Back in the late eighties, in the final months of my lengthy sojourn in Manchester, I discovered, just down the road from the sweeping coliseums of the Hulme crescent block where I lived, a nondescript shop-front which hid the local offices of the BTCV – the British Trust for Conservation Volunteers. I’d previously spent a week on one of their volunteering holidays, eating and sleeping in Llanberis and working at the back of Cwm Idwal, repairing the fence around an experimental area to shield it from the depredations of sheep. (It cost me the princely sum of £23 – funny the things I can remember, given how useless my memory generally is.) At the time I was searching, without much success, for my first teaching post, and when I learned that if signed up for voluntary work I would not only keep my dole, but be entitled to an extra tenner a week, I didn’t hesitate for a moment.
We worked four days a week and then I think, on each Friday, we went for a walk – although I don’t remember any of those walks very clearly, which is odd. Memory, or my memory at least, is capricious: the things that I do remember are an odd assortment: bouncing around in the back of a minibus full of tools and other volunteers; sitting down with a flask of tea in a field in Cheshire somewhere, watching a blazing bonfire of brashings and admiring with satisfaction the neat lines of a newly laid hedge; the sweaty setting of cobbles on a path in Lyme Park on a bitter February day; the utter frustration of my attempts at dry-stone walling. Each day was different: we tended to be allocated to different projects every day, and I’ve never met such a disparate cross-section of society as I did in those few months.
One job in particular sticks in my mind. Nestled between a North Manchester housing estate and a railway cutting was a small marsh, an SSSI (Site of Special Scientific Interest). Left to it’s own devices the marsh was silting up, alder and willow had begun to colonise and the marsh was slowly becoming scrub. Previous working groups had cleared some of the trees and dug out a small pond. Our task was to build a boardwalk across the marsh to the pond so that local primary schools could use it for pond-dipping trips. My first visit to the marsh was with a working group, but what the project leader really wanted was not a one-off visit from a working party, but a small number of volunteers to help build the boardwalk over a few days. And so, for a change, I spent several days in a single location building that boardwalk. It’s a bittersweet memory: it was a pleasant place to work, with a surprising variety of birdlife, but although kids from the estate had enthusiastically helped us with the work, we had strong reservations about the long term future of the project. On the last day we took several photos of our handiwork: one week later we returned to take more pictures of the charred and vandalised skeletal remains.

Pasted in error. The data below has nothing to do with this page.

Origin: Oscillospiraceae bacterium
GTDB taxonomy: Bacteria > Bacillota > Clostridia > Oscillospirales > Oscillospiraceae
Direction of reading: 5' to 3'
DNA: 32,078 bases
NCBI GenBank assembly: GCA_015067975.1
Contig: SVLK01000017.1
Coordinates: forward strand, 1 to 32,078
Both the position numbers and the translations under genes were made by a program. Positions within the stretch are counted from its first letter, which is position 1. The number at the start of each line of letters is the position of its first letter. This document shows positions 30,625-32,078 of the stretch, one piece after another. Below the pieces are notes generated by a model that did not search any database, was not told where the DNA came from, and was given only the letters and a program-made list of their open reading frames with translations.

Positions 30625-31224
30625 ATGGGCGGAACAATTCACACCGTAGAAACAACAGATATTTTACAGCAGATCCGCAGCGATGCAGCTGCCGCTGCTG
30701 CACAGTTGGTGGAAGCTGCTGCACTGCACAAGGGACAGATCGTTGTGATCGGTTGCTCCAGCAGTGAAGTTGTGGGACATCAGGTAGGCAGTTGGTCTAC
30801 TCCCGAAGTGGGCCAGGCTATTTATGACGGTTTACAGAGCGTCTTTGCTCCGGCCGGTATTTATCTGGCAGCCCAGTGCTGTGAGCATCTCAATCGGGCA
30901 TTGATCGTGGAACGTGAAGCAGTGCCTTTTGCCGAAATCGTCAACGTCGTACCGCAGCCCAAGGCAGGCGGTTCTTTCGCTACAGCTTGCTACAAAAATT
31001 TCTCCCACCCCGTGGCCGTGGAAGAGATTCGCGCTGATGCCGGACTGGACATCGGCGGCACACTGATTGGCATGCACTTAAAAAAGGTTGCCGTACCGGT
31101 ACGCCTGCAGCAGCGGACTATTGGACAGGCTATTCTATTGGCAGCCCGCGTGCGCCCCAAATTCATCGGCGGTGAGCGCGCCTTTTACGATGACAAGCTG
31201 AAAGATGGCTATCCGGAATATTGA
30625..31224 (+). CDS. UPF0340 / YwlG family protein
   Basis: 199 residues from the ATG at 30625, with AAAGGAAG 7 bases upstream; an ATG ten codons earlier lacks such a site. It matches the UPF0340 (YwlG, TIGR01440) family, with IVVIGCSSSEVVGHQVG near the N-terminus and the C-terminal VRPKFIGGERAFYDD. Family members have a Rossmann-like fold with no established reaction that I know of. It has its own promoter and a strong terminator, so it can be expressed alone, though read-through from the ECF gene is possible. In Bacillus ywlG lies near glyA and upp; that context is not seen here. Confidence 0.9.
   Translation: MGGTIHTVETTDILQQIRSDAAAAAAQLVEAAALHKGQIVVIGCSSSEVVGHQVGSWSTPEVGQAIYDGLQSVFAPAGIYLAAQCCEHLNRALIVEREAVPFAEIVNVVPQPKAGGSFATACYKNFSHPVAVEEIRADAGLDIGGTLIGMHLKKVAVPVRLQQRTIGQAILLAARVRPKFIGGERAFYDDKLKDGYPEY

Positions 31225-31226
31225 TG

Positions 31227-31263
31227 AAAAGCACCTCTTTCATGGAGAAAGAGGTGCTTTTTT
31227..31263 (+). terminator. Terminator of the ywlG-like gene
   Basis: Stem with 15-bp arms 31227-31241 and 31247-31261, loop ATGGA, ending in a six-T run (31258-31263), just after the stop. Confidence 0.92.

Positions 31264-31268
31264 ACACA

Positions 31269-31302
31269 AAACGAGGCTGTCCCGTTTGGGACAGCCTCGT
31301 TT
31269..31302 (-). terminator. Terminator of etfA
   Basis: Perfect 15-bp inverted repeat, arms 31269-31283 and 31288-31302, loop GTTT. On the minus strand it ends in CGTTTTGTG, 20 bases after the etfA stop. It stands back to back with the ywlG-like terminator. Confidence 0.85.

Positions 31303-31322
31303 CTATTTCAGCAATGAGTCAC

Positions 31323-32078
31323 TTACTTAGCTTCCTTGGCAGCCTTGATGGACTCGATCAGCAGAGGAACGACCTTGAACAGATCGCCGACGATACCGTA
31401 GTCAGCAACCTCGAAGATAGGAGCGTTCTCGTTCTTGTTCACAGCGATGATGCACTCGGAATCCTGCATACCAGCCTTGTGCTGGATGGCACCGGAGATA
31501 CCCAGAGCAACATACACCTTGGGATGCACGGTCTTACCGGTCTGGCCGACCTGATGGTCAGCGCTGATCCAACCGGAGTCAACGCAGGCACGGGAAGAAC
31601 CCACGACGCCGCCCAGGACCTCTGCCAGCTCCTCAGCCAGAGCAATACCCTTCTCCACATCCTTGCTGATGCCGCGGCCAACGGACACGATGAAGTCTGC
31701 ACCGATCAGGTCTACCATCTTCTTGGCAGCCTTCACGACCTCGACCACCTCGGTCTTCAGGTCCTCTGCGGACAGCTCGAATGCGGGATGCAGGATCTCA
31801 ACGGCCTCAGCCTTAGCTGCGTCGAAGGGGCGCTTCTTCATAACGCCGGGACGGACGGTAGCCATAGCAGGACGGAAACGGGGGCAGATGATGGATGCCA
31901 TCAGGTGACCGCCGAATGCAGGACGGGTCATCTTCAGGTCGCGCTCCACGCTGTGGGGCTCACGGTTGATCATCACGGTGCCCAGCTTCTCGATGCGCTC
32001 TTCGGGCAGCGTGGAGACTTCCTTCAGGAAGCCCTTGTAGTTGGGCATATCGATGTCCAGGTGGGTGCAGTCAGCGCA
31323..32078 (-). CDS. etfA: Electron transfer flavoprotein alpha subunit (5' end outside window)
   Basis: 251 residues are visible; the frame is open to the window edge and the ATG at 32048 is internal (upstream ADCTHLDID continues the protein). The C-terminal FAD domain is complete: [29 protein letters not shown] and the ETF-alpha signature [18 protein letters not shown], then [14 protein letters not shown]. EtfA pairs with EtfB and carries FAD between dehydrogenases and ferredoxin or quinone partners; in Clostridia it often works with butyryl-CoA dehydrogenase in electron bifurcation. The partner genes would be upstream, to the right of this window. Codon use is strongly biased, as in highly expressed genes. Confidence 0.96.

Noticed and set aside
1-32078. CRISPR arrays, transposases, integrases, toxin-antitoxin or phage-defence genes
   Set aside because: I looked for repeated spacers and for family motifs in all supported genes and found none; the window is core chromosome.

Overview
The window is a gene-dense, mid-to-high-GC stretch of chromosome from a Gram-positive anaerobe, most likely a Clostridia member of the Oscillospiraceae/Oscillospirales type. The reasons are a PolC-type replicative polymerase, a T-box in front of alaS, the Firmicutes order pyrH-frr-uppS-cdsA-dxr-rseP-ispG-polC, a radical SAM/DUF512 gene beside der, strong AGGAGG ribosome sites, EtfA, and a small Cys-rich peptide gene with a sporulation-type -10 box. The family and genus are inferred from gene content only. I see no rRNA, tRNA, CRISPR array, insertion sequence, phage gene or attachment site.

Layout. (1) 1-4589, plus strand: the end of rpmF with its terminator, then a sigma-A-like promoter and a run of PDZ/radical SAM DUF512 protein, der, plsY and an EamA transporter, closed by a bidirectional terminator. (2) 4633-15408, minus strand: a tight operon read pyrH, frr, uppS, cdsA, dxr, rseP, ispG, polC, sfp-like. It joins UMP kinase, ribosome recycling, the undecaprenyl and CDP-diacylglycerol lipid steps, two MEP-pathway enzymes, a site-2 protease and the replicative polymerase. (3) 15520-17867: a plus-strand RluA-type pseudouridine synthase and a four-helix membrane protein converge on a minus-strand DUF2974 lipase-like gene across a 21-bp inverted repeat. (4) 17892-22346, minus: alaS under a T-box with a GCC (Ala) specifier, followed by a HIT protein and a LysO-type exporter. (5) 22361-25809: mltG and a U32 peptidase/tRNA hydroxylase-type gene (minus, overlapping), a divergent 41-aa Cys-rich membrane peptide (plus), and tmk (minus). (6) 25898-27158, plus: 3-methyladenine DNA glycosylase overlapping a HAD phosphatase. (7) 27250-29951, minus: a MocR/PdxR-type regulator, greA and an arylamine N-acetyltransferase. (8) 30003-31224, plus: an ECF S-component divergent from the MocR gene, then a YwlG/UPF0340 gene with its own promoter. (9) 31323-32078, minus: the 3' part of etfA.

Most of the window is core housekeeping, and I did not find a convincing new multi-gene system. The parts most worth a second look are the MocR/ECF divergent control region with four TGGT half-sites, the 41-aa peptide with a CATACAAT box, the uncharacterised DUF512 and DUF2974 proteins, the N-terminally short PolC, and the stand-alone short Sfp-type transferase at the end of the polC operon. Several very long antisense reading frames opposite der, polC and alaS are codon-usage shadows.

Anyway, whilst we sawed and dug and hammered and nailed, I had a lots of lengthy conversations with the young guy who was running the project. He must have been around my own age: though its hard to credit it now, I was a young guy too, once upon a time. I’m afraid I don’t remember his name, but I do remember that he was tall, with dark, curly hair; that he was friendly; passionate about urban conservation projects and angry about the penny-pinching of his superiors which, he felt, had prevented us from building a more vandal-proof structure. He told me that at the end of the week he would be taking a group of student volunteers from what was then Manchester Polytechnic to the Forest of Bowland for a long weekend of conservation work. Did I want to tag along? We would be staying in a camping barn, would I be okay to rough it?